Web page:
William (Bill) Nielsen
Bill was the son of Matarawa farmers Niels and Sophie Nielsen, born in 1894. Along with his siblings he attended Dalefield School before becoming a farmer in the area.
The New Zealand Rifle Brigade, a new infantry unit with no territorial location, was formed early in 1915 and Bill enlisted into its 2nd Battalion, service number 24/1146. Training began at Trentham Camp but the health scares of July 1915 sent Bill and his mates north, first to Manawatu then to Tauherenikau Camp. He set sail on 9 October 1915 to Egypt as part of the 7th Reinforcement.
The Rifle Brigade joined a small war in the Egyptian Desert against the Senussi, a sect supported by Turkey and Germany, after which, as part of the New Zealand Division, Bill sailed to France in April 1916. The Division first went into the line at Armentieres, a ‘nursery’ sector of the Western Front, where the men acclimatised to trench warfare.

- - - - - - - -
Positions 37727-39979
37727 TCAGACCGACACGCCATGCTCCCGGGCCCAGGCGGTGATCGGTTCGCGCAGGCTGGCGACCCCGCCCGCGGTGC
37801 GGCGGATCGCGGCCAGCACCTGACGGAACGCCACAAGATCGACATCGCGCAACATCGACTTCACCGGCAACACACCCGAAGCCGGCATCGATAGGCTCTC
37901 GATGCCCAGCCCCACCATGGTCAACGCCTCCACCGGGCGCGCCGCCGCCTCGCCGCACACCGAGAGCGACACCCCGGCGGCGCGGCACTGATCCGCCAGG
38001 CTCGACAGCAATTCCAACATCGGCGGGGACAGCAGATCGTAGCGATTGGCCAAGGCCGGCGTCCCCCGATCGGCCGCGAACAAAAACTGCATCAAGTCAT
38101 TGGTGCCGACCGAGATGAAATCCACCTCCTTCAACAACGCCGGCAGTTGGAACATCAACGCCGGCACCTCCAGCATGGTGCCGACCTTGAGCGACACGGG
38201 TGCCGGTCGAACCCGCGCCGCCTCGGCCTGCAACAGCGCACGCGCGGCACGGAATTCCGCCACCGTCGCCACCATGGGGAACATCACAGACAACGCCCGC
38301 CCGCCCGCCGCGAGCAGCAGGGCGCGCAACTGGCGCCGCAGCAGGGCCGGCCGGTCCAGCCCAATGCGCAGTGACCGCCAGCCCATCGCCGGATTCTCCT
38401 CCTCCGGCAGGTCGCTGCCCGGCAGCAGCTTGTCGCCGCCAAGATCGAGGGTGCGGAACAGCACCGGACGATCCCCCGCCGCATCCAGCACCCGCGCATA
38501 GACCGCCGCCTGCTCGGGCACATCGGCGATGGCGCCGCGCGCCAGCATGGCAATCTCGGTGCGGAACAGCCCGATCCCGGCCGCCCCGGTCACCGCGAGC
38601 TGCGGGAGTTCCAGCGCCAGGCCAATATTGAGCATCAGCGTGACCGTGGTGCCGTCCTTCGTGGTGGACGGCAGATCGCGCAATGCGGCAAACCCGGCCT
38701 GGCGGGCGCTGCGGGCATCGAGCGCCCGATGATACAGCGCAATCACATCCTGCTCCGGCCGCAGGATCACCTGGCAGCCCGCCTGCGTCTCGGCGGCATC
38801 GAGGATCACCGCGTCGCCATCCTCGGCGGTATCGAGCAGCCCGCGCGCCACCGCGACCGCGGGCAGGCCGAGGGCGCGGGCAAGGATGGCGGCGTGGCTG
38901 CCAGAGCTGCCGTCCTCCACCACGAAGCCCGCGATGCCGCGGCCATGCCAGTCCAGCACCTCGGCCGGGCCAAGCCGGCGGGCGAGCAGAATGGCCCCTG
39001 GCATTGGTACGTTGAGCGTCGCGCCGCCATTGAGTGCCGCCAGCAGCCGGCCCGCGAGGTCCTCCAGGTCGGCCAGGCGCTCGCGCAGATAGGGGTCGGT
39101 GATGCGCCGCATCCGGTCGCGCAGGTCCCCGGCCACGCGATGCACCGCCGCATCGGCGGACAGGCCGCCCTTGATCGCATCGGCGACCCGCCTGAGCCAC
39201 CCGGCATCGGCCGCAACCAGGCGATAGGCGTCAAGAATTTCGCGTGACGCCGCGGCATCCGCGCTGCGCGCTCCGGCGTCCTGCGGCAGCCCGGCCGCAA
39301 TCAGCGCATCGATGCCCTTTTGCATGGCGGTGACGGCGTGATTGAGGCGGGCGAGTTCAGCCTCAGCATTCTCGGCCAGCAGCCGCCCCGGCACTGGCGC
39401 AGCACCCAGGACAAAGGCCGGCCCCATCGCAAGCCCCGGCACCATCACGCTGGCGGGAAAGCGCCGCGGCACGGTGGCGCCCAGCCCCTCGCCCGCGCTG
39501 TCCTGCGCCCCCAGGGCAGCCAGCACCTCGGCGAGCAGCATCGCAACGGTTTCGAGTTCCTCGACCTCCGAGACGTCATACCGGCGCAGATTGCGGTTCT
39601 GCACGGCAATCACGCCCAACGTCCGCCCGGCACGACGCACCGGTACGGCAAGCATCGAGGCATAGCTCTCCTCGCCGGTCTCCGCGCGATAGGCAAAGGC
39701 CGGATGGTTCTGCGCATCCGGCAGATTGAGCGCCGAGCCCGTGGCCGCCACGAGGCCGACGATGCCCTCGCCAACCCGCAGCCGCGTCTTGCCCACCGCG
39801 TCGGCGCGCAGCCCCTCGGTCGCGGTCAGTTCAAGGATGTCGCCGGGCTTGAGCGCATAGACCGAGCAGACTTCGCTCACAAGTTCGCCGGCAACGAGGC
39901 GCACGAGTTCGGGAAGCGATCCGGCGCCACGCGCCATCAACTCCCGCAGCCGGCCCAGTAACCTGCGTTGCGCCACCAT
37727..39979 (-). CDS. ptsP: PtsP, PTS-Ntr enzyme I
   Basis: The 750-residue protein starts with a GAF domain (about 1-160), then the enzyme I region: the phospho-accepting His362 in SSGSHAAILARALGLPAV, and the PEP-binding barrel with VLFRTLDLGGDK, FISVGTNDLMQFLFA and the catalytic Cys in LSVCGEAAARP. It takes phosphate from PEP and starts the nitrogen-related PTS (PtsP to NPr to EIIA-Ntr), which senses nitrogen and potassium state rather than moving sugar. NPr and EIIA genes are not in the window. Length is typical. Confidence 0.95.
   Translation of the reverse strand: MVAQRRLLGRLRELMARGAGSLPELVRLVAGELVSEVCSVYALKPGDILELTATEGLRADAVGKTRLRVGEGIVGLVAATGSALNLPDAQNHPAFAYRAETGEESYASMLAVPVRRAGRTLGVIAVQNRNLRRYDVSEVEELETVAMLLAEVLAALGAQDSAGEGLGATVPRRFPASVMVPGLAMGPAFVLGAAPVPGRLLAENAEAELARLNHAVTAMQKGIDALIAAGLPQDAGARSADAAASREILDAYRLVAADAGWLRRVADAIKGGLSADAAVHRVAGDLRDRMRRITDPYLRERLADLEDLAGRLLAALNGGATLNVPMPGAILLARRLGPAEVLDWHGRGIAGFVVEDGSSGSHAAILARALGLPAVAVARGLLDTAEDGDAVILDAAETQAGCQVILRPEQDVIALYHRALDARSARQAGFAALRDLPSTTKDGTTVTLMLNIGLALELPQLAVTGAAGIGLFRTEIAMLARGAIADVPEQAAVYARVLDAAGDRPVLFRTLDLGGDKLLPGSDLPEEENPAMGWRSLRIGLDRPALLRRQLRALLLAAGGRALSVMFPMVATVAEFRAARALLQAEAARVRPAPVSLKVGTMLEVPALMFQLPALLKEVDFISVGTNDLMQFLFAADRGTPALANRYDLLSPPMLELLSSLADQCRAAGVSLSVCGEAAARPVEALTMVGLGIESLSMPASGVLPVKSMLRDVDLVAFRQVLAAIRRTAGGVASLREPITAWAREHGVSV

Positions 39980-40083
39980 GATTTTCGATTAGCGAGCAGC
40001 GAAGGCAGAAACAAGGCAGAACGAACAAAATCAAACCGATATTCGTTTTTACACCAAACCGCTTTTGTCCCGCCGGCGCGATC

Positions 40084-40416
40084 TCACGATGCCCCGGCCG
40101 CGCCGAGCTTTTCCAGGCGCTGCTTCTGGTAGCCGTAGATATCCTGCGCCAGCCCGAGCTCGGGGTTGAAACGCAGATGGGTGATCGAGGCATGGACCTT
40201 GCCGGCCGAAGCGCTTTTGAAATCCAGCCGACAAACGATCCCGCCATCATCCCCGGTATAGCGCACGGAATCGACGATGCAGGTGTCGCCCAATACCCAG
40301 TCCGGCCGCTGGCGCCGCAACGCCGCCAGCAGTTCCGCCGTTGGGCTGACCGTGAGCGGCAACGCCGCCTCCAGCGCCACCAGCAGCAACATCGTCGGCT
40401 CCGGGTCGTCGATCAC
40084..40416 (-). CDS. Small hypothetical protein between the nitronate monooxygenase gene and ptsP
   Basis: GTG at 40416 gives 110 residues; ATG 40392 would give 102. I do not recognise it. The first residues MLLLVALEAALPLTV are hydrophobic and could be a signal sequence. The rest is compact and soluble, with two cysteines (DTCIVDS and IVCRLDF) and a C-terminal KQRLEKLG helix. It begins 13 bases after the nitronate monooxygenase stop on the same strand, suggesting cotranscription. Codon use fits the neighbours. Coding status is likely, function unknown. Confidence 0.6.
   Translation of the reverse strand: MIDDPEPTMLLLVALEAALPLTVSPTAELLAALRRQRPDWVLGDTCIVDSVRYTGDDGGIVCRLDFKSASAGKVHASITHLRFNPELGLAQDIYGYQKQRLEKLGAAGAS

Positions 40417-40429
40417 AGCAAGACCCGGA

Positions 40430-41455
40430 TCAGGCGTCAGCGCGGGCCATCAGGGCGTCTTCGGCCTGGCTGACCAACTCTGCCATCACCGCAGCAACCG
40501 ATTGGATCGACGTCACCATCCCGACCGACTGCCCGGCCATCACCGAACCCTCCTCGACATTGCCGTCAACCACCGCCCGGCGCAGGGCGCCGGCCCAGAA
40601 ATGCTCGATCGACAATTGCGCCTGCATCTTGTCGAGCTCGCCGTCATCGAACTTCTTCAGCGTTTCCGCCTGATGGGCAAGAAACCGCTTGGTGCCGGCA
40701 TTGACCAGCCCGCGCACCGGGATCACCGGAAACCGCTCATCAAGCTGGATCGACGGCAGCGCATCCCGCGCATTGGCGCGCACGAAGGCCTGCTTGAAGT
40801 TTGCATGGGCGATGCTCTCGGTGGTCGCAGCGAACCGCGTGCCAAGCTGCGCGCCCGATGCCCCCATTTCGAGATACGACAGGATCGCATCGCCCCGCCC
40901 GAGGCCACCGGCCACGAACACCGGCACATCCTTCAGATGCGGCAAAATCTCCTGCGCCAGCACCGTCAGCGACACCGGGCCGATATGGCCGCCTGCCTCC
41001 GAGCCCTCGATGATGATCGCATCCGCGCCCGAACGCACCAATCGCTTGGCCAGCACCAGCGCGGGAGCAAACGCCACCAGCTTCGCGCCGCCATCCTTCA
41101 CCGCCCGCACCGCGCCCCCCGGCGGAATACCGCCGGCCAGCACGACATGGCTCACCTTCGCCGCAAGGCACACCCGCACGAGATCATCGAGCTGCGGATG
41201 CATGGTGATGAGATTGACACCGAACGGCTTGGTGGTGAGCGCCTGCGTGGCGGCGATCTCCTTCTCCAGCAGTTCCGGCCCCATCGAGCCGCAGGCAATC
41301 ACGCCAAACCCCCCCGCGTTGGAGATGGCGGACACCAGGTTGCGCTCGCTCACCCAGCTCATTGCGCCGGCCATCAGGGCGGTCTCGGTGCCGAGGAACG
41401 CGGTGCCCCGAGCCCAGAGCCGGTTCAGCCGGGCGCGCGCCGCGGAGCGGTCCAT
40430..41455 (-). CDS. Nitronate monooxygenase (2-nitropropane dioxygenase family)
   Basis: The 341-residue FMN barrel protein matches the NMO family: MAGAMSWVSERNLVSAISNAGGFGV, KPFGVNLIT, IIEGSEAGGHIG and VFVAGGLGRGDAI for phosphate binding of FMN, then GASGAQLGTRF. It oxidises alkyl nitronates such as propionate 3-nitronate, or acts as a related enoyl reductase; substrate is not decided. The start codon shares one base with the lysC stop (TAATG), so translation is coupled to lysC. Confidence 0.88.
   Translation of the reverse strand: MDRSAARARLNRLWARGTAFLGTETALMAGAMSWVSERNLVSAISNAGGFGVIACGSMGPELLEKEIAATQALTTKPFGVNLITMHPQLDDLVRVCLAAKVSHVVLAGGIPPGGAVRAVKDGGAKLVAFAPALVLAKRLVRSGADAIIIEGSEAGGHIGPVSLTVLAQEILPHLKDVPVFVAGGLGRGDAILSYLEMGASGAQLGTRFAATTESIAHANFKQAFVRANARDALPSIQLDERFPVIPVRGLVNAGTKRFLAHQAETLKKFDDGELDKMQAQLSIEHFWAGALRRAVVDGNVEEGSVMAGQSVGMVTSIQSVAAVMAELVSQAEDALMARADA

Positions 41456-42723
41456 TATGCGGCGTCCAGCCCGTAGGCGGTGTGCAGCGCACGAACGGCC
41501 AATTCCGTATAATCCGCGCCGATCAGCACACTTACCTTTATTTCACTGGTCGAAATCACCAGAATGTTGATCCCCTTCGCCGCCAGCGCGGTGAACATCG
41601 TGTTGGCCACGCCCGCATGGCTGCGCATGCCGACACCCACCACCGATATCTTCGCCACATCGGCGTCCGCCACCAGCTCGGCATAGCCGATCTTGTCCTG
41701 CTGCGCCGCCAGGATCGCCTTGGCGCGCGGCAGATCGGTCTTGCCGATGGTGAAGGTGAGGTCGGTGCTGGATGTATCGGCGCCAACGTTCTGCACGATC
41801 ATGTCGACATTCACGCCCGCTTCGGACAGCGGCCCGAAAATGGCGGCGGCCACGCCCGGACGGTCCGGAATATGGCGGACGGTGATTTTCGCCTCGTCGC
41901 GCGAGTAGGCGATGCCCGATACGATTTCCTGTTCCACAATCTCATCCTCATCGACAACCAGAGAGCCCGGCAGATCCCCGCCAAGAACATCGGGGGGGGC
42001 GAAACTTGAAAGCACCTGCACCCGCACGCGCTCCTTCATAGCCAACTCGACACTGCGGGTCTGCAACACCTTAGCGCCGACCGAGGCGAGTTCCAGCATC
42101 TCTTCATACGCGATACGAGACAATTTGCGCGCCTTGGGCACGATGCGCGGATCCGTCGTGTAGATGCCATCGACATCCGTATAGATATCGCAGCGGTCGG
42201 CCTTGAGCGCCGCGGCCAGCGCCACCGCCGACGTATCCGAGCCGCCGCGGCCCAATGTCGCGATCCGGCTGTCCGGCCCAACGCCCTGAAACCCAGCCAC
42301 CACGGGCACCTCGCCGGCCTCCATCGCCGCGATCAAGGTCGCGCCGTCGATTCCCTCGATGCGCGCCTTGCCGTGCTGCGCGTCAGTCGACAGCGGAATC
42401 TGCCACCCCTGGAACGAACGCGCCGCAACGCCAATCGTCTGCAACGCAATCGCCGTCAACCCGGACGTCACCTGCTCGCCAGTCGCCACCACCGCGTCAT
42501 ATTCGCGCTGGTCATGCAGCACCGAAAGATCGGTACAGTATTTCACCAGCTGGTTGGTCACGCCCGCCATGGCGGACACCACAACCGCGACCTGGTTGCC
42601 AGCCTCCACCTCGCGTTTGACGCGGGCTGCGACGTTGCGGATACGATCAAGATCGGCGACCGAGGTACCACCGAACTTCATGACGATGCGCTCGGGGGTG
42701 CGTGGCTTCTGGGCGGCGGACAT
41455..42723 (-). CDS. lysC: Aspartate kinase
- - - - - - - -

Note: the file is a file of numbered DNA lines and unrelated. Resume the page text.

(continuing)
Bill was slightly wounded on 19 July but stayed with his unit. Soon after, the Division moved south to add its weight to the Battle of the Somme which had begun on 1 July. The New Zealanders first entered the fray on 15 September, attacking Flers during the third phase of the drawn-out fight. They made several successful but costly attacks. Bill’s unit was called again into the line and led an attack on Flers Support Trench on 1 October. It was during this fight that he received a shrapnel wound on his left leg which removed him from the battle.
He began the long journey to the rear which ended with him in the New Zealand hospitals at Hornchurch and Walton-on-Thames for a long convalescence.
Finally in April 1917 he was ‘boarded’ unfit for service, with a leg wound and chronic rheumatism. He came home to New Zealand on the hospital ship Marama in July and was discharged from the NZEF in November 1917.
Bill resumed farming and married Dorothy Bicknell in 1919. They had five children. After Dorothy’s death, Bill married Millicent Dendy and they retired to Paraparaumu. Bill died in 1974 and is buried in Clareville Cemetery.